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By 6 January 2016January 21st, 2023Criminal Justice, Namibia, Resources3 min read
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In December 2015, the Southern Africa Litigation Centre (SALC) was invited to participate in the pre-session of the second cycle of Namibia’s Universal Periodic Review (UPR).

At the pre-session, SALC presented two statements. The first on behalf of itself, Namibia Women’s Health Network (NWHN) and Women’s Leadership Centre (WLC). This statement raised concern related to traditional laws and cultural practices which perpetuate gender inequality, gender-based violence and the perception that women are inferior to men or are the property of men and which continue to be a cause for concern. In addition, it addressed coerced and forced sterilisations and called for recommendations to be made for Namibia to, among other things, immediately develop, adopt and implement policies and guidelines relevant to informed consent and sterilisation in line with the guidelines on informed consent adopted by the International Federation of Gynecology and Obstetrics (the FIGO guidelines). The statement further called for Namibia to review the Abortion and Sterilisation Act with a view to eliminating the existing complex and onerous administrative procedures that impede women’s access to safe abortion services in accordance with recommendations by other UN bodies; as well as to incorporate into the constitution and national legislation, the right to highest attainable standard of physical and mental health; and take measures to eliminate negative attitudes and discriminatory practices and barriers in the area of health and social services, particularly towards those living with HIV, persons with disabilities, sexual minorities and sex workers. Read the full statement: Namibia-Pre-sessions-statement-SALC-NWHN-WLC.

The second statement was read on behalf of the Legal Assistance Centre (LAC) and the Southern Africa Christian Initiative (SACHI). It addressed the failure by Namibia to pass laws to domesticate provisions of the Convention on the Rights of Persons with Disabilities (CRPD), to which it is a signatory. Other concerns raised in this statement included human rights violations in the criminal justice system; as well as Namibia’s involvement in the demise of the Tribunal of the Southern Africa Development Community (SADC Tribunal). With regard to the latter concern, the statement held that Namibia’s signing of the revised SADC Tribunal protocol, which removes the human rights jurisdiction and individual access to the court, constitutes a retrogressive step for, if not a violation of, the right of access to justice and an effective remedy. Read the full statement: Namibia-Pre-sessions-statement-LAC-SACHI.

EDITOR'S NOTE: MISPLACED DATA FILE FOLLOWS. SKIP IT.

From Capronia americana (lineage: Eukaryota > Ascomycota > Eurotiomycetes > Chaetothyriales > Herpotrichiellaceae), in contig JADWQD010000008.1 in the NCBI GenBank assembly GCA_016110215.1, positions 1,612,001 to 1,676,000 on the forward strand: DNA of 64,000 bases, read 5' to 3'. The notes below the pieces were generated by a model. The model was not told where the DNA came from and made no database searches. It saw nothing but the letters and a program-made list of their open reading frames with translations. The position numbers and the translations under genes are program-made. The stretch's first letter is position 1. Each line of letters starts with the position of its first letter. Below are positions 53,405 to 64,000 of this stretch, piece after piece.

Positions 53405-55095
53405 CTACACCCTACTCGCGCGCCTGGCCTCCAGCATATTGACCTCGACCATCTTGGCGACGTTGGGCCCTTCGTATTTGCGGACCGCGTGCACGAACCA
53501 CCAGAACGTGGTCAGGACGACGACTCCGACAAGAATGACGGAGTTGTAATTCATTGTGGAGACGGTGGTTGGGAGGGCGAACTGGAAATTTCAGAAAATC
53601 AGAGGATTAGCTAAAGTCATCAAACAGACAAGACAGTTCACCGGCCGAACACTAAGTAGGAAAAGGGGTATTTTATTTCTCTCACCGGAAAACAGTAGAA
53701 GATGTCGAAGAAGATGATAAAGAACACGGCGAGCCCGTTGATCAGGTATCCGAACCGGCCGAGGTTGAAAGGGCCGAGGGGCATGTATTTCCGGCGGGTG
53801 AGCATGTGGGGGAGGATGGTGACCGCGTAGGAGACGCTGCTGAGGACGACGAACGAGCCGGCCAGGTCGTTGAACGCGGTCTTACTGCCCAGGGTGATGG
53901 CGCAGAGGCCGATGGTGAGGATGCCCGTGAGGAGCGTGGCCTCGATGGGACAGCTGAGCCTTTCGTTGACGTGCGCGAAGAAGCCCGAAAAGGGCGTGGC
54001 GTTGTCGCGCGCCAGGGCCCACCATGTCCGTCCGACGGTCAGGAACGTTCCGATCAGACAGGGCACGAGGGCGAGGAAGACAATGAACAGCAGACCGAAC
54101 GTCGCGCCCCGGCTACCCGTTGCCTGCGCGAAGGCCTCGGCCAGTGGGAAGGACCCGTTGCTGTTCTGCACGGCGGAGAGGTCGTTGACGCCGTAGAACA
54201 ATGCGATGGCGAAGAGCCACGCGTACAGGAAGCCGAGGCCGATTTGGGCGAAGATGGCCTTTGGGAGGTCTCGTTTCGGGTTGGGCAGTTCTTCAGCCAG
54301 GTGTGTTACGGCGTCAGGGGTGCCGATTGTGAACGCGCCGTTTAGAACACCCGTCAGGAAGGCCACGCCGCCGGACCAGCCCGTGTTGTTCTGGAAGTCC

The other participant at the pre-session was Advocate John Walters, Namibia’s Ombudsman. In addition to his own statement, Adv. Walters also read a statement on behalf of the organisation, Breaking the Wall of Silence (BWS).


The UPR is a process by which states review the human rights record of other states, under the auspices of the Human Rights Council. All 193 states that are members of the UN are reviewed over a period of four-and-a-half years. Civil society organisations are given an opportunity to present a report in writing about six months prior to the UPR session of a country under review. SALC submitted a report together with NWHN, LAC, WLC and SACHI. The pre-session takes place about a month before the review and provides a further opportunity for civil society organisations to raise concerns by addressing diplomats.


For more information contact:

Muluka Miti-Drummond, Regional Advocacy, SALC:, +27 (0)10 596 8538


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